Repairs

I am in Johnstown, Pennsylvania because this is where the tow truck brought me, from the Midas shop just off the Pennsylvania turnpike to a Honda dealership thirty miles away. These are all the things that went right:

  • When the engine light came on, I was less than ten miles from a Midas shop rather than the middle of nowhere.
  • The man at the Midas shop knew where the car needed to go to be fixed.
  • I heeded the warning from the man at the Midas shop, after I had been waiting ninety minutes for the tow. “If you try driving it, you could blow the engine. A new engine for that car is six or eight thousand dollars.”
  • The car was parked under a canopy so the windows could be open for Leda but the rain wouldn’t get in.
  • According to the Pizza Hut sign next door, it was 72°F, which was perfect for Leda and perfect for me when the Midas shop closed and I needed to wait with Leda in the car. 
  • Dave with the tow truck and the intricate tattoos got me to the Honda dealership just before they closed.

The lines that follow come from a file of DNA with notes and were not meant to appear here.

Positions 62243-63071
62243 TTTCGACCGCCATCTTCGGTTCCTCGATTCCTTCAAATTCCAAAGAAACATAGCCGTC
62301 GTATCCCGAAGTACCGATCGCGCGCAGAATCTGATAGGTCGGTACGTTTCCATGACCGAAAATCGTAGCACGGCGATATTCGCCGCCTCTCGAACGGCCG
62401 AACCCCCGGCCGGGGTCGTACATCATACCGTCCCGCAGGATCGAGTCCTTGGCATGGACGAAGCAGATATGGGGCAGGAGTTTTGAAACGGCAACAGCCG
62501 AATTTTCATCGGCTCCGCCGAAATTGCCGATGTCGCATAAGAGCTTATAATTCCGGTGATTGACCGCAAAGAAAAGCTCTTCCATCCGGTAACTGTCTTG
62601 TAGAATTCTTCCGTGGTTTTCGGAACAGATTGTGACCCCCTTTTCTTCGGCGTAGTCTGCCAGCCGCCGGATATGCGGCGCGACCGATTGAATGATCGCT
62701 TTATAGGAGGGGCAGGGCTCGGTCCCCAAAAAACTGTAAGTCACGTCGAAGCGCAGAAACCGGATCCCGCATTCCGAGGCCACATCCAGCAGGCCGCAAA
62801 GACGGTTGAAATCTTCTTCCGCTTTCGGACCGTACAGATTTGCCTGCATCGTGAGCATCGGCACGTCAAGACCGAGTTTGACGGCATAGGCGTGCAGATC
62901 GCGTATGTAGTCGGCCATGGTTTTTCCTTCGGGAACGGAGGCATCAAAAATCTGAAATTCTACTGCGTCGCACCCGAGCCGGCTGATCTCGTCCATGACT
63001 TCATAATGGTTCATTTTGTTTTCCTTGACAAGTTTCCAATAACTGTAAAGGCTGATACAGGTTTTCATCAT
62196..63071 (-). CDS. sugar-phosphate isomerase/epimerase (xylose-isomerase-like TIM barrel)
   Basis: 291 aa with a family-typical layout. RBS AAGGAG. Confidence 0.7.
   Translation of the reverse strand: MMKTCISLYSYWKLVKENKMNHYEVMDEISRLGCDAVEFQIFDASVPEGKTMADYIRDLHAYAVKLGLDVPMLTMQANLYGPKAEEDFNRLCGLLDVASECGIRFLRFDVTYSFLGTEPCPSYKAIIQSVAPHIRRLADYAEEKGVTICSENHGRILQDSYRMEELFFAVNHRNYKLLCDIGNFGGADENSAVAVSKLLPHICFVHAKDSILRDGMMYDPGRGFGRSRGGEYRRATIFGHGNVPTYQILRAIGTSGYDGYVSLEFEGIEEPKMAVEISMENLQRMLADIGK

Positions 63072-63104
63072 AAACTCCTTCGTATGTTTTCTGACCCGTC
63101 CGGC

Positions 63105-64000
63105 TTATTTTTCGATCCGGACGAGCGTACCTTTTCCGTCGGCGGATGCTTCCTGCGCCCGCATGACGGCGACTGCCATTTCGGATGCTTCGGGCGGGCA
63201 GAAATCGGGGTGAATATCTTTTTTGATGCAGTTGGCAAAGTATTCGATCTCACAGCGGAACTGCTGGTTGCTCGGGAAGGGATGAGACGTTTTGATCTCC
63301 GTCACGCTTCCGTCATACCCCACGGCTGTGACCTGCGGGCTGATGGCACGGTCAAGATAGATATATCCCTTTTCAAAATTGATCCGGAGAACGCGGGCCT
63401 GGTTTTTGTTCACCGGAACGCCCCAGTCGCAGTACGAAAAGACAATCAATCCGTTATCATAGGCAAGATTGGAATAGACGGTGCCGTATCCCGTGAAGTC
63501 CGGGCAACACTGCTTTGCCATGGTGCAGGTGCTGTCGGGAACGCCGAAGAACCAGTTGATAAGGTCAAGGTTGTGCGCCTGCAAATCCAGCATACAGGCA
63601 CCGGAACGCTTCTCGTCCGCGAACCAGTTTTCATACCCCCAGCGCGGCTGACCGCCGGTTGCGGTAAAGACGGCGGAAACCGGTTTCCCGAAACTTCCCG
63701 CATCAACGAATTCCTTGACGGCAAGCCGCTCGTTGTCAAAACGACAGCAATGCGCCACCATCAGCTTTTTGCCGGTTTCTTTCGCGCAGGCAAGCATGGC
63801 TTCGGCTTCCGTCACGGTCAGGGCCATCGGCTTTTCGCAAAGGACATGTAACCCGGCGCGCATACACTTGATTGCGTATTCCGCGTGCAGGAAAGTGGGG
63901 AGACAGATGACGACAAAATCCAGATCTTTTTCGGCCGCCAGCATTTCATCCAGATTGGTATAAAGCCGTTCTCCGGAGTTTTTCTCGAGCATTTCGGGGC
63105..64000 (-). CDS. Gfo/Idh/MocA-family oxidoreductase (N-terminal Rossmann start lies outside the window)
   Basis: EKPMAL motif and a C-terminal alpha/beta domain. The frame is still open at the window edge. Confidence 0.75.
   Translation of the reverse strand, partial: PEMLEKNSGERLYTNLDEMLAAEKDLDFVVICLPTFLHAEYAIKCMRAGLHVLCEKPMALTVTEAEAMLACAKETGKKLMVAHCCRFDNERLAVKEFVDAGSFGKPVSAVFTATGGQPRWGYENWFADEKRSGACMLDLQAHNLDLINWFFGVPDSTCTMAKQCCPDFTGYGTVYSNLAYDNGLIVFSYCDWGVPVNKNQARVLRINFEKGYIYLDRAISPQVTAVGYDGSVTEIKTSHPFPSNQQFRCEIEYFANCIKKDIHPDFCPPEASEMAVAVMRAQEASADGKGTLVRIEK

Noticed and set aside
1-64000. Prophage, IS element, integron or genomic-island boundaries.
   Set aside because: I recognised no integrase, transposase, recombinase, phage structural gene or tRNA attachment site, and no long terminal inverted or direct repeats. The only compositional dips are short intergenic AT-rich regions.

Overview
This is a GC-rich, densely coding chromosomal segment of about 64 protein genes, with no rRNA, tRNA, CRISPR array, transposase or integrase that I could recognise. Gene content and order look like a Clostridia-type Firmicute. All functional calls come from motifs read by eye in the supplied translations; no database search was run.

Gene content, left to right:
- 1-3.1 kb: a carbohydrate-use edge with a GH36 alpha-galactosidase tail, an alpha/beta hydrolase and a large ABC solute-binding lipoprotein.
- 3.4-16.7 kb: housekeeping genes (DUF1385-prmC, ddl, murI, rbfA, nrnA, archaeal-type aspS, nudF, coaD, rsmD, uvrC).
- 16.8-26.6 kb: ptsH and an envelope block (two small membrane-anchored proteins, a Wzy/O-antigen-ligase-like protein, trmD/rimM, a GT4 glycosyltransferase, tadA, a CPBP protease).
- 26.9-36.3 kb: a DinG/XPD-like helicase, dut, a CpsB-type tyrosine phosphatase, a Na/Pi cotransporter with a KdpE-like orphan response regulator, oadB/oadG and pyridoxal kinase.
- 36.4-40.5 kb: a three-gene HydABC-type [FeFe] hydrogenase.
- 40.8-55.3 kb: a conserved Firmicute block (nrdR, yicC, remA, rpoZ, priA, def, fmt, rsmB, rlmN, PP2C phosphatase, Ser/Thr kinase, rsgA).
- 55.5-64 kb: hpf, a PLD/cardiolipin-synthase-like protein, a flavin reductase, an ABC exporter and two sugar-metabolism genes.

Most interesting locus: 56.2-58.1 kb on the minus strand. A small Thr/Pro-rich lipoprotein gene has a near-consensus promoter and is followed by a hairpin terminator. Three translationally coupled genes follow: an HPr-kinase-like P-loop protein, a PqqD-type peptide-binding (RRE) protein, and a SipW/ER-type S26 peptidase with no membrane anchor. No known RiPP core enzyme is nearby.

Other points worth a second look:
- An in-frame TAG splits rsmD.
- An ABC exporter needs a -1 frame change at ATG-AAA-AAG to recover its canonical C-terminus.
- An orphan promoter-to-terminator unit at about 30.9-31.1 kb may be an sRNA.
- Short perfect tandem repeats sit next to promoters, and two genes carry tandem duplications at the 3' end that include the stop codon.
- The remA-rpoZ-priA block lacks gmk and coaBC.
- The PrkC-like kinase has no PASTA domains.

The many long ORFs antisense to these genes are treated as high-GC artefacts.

• Jim at the Honda dealership drove Leda and me and our one bag of essentials to the hotel that took pets and had a room available.
  • The hotel was within walking distance of anything I might need—including Leda’s brand of dog food—if it took more than a day to repair the car.
  • The car didn’t need a new engine or transmission, just a switch for an oil rocker arm and one tire, which cost hundreds instead of thousands, and all parts were in stock. We were back on the road by midday.

I am writing a lot about the car because I am not writing much about my last visit with my mother, with me imagining us with wounded legs, wounded from having been caught in a trap. I want to keep the conversation we had private. We said very little and cried a lot. When we hugged, I wasn’t imaging our legs or anything about us. I was just feeling two women, wounded and strong.

. . . .

Chewing the Cud of Good

When I was riding up high in the big red Freightliner tow truck, I prayed. Sometimes I pray to God or the universe but this time I prayed to Trent. It seemed to make sense—Trent was always good at knowing what to do about vehicles (he did not refer to them as “cars”). I finished my prayer and looked out the window just as we passed a sign for the Trent Insurance Agency. That’s when I knew that everything was going to be fine, that I just needed to be calm and patient.

Still watching over me.

Leave a Comment

Your email address will not be published.